Some 50,000 new refugees arrive in Niger as fighting continues in Northern Mali

Source:Xinhua Published: 2013-1-17 9:23:52

Niger hosted at the past weekend nearly 50,000 new refugees from Mali, according to the UN High Commissioner for Refugees (UNHCR).

In a statement released Wednesday, the UNHCR states that total number of Malian refugees in neighboring countries, fleeing clashes between the France-backed Malian army and armed rebel groups in northern and central Mali, is estimated at more than 144, 500 people.

In Niger, the refugees consisting mainly of women and children who were received at camps built in the cities of Banibangou Ayarou and Tillaberi and Tillia area in west of the country.

According to UNHCR spokesperson Adrian Edwards, the refugees fled the ongoing military operation for livelihood and essential services.

Niger is already home to tens of thousands of Malians who took refuge in the country in the early hours of crisis, fleeing insecurity in northern Mali occupied by rebels groups including MUJAO, ANSAR DINE and AQIM since March last year.

Niger and Mali share a border of more than 400 km with people on either side speaking the same language.

Situation in Mali was tense in the last couple of days. Fighting between al-Qaida-linked rebels and the Malian army supported by French forces entered the sixth day on Wednesday. The Malian-French joint ground troops attacked the rebels in Diabaly, 400 km from the capital Bamako, on Wednesday, a security source told Xinhua.

Al-Qaida's North African branch AQIM briefly seized Diabaly on Monday in a counter-attack launched from the west along the Mali- Mauritania border.

AQIM fighters fled out of town to surrounding areas after an overnight airstrike by the French forces.

The ground battle in Diabaly marked a shift of days of air raids to land operations between rebels and Mali's allies including France and the West African bloc ECOWAS.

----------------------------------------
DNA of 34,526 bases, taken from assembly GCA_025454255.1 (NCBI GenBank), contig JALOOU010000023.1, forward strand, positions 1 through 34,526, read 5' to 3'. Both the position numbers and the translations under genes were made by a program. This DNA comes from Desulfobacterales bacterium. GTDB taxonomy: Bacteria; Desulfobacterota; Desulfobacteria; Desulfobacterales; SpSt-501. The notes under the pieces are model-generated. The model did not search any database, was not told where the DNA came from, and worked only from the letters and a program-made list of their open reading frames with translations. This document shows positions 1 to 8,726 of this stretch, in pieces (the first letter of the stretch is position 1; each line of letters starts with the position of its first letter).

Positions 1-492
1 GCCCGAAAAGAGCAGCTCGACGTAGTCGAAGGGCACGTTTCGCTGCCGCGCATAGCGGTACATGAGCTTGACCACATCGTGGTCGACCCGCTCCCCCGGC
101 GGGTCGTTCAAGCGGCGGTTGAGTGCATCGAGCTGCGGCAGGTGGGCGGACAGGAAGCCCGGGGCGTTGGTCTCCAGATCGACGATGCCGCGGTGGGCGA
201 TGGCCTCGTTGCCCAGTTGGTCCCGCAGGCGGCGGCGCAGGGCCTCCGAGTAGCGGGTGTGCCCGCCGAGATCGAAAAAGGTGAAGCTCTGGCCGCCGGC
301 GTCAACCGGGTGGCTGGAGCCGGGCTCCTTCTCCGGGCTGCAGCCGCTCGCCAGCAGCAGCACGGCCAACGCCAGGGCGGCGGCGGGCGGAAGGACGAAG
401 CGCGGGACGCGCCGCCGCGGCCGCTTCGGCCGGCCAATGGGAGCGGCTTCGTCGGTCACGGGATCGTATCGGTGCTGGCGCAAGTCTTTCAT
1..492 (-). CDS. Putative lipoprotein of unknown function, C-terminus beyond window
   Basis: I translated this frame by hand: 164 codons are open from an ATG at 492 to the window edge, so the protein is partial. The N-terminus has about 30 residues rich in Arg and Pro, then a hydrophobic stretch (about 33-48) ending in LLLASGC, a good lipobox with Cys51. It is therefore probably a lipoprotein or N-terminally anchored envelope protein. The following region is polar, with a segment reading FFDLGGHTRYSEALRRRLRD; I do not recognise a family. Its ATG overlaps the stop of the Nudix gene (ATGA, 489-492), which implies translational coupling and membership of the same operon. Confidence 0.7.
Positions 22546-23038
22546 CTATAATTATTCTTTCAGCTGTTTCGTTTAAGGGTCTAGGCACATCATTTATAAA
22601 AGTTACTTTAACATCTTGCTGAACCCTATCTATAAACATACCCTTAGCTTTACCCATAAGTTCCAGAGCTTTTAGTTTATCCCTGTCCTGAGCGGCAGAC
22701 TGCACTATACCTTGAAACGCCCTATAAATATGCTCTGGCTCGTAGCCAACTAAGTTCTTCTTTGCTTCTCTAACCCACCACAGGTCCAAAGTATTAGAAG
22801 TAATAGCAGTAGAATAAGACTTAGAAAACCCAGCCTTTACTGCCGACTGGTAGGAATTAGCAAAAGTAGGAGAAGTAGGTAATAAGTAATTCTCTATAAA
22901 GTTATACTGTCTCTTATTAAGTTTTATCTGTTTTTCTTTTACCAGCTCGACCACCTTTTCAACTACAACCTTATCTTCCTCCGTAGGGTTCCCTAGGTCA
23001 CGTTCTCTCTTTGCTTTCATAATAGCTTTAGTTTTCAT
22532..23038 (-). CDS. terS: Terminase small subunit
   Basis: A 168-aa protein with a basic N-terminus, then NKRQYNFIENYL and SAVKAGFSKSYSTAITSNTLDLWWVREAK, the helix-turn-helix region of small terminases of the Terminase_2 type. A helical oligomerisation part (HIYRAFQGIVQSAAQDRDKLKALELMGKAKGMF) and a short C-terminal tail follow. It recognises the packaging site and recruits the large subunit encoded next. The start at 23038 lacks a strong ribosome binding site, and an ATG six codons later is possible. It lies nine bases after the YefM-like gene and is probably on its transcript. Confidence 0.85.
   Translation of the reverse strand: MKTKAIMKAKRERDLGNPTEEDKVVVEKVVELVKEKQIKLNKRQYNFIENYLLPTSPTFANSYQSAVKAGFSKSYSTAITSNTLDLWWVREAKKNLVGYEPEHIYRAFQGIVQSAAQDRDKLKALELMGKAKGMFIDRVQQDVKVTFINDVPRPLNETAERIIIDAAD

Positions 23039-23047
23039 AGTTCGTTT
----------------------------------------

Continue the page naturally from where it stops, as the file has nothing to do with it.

Between Tuesday night and Wednesday morning, about 200 French soldiers headed towards Diabaly in their first ground operation since Paris declared intervention on Friday, Mali's security source said.

The ground operation, which came after many rebels were reportedly killed and injured in airstrikes, might be difficult as "some of the terrorist and Islamist fighters had mixed with the Diabaly population while others had fled the town," the source indicated.

Eyewitnesses told Xinhua that local residents including women and children had fled the town of Diabaly, which is near the Mauritanian border, heading towards southern Mali controlled by the government.

Members of the 15-nation bloc ECOWAS have been meeting in Bamako for an extraordinary forum since Tuesday to discuss an urgent deployment of the International Support Mission for Mali (MISMA).

Troops from ECOWAS member states Senegal, Niger, Ghana, Nigeria and Guinea are expected to arrive in Mali soon.

French intervention to stop rebels advancing south prompted an early than expected deployment of MISMA, which was approved by the UN Security Council in December 2012 after submitted by ECOWAS.

The bloc plans to help member state Mali to restore constitutional rule and territorial integrity after rebels took advantage of a military coup on March 22, 2012 to occupy northern part of the country. But the plan was initially considered impossible until September 2013 because of preparations ranging from training to logistics.

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